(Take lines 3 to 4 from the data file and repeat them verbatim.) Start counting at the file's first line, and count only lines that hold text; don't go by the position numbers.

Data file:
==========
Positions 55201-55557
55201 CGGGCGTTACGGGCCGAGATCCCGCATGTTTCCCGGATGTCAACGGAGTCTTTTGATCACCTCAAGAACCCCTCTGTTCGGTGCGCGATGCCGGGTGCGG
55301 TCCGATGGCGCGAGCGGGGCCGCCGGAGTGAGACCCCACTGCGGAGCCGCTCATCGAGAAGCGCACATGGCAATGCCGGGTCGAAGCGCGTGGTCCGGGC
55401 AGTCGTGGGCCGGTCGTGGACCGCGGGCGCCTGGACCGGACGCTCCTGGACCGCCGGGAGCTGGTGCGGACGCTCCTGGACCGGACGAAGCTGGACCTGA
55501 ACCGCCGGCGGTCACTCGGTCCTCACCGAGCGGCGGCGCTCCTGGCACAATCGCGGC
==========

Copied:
55301 TCCGATGGCGCGAGCGGGGCCGCCGGAGTGAGACCCCACTGCGGAGCCGCTCATCGAGAAGCGCACATGGCAATGCCGGGTCGAAGCGCGTGGTCCGGGC
55401 AGTCGTGGGCCGGTCGTGGACCGCGGGCGCCTGGACCGGACGCTCCTGGACCGCCGGGAGCTGGTGCGGACGCTCCTGGACCGGACGAAGCTGGACCTGA